Columbia Physics Students to Benefit from State-of-the-Art Instrument Donation

Pupin Hall, home of the Columbia University physics department and a National Historic Landmark.

The Columbia University Physics Department has received a generous gift of a VersaLab from Quantum Design, which will enable the university to significantly advance teaching and learning opportunities in materials science.

“We know that the ability for Columbia University students to have direct access to state-of-the-art research equipment and technology, coupled with instruction in the foundations of physics, creates an ideal training ground for the next generation of physicists to work in numerous fields,” Stefano Spagna, Chief Technical Officer of Quantum Design, said. “The VersaLab is an ideal instrument to use in a teaching lab as it provides all the functionality of a first class materials characterization system without the facilities and helium requirements that a system with this temperature and field range usually demands.”

Quantum Design’s gift will foster transformative education and discoveries by enabling Columbia faculty and students to use a modern tool to better understand, explore, and improve the characteristics and qualities of materials used in information processing and sensing.

“We are extremely grateful for Quantum Design’s generosity and their contribution to science education,” Peter de Menocal, Dean of Science of the Faculty of Arts and Sciences, said. “Gifts such as this play an important role in preparing Columbia graduates to become leaders in their field and make discoveries that benefit society.”

The gift helps magnify Columbia’s strength in physics education and foster new learning opportunities for students. All physics majors will gain valuable hands-on experience with the new instrument, from senior students to those new to the discipline.

Dmitri N. Basov, Higgins Professor of Physics, said the gift is meaningful because it will allow students and researchers to use exciting cutting-edge techniques for data acquisition.

“Physics is behind everything great in modern life,” Basov said. “We want to strike a balance between showing our students ideas that go back centuries while also learning new approaches and making discoveries using state-of-the-art equipment.”

The physics department will name the newly renovated teaching laboratory housing the instrument the “Quantum Design Lab” in honor of the company’s donation. In spring 2019, a one-day workshop will be held at Columbia for innovators of physics instruction in the New York City metropolitan area. Attendees will discuss new ideas for teaching experimental physics enabled by the VersaLab platform and similar instruments.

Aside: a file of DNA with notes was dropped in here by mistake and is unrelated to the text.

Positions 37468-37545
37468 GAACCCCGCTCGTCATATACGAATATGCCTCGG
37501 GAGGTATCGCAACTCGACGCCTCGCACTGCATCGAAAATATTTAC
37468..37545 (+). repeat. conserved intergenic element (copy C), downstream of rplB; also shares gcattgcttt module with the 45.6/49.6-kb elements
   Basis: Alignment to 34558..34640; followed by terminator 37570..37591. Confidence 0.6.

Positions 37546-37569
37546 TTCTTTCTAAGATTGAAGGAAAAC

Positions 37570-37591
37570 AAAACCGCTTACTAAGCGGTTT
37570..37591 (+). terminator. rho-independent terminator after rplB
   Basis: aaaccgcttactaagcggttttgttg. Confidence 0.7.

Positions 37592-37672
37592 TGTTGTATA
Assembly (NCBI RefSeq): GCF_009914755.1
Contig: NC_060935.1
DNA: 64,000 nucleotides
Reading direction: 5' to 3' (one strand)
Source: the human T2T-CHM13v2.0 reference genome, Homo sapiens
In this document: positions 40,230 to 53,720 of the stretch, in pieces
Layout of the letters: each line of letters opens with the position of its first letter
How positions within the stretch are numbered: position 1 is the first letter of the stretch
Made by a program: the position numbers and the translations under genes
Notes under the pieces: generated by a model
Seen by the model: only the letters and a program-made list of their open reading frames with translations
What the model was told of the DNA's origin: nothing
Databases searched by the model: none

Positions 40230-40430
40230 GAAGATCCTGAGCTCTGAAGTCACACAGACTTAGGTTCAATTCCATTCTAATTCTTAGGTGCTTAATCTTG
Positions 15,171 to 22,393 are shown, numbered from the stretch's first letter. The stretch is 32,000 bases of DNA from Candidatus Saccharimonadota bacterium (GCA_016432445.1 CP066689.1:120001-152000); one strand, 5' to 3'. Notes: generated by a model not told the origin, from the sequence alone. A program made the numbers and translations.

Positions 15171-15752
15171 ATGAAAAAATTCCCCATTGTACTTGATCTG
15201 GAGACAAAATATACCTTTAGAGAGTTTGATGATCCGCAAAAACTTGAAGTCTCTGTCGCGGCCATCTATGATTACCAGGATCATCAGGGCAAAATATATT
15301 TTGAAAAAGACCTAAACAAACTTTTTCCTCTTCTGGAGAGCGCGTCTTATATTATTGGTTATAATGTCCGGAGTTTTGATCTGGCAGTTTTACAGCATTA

The Columbia physics department has a strong and storied history. There are 30 Physics Nobel Laureates associated with the department, and many of its graduates have made major contributions to their discipline. The department—and the new laboratory housing the instrument—are located in Pupin Hall, a National Historic Landmark. The building is where U.S. scientists made groundbreaking advances in nuclear research and first split the atom in 1939.

The department’s acquisition of equipment for teaching and learning began with the Ernest Kempton Adams (EKA) Fund for Physical Research. Adams, a young Columbia alumnus, died in 1904 and the fund was established shortly thereafter, with a gift of $50,000 and the donation of a valuable collection of scientific equipment gathered by Adams before his death.

“Like the foundational EKA Fund donation, this gift from Quantum Design supports our educational goals, which include training and developing outstanding physicists,” Robert Mawhinney, chair of the Columbia physics department. “Having a leading-edge instrument in our teaching labs is vital to the education and experience of our students.”

Quantum Design and Columbia share the goal of engaging students in authentic scientific discovery and preparing them to become future scientific leaders.

“This gift is about giving back to the universities and physics communities that use our instruments and help us to be so successful,” Greg DeGeller, President of Quantum Design, said. “By donating this instrument to Columbia University’s new teaching laboratory, we know that we are helping to train the next generation of physicists who will solve problems and answer questions about the world we might only just be starting to think about.”

— Roz Cummins

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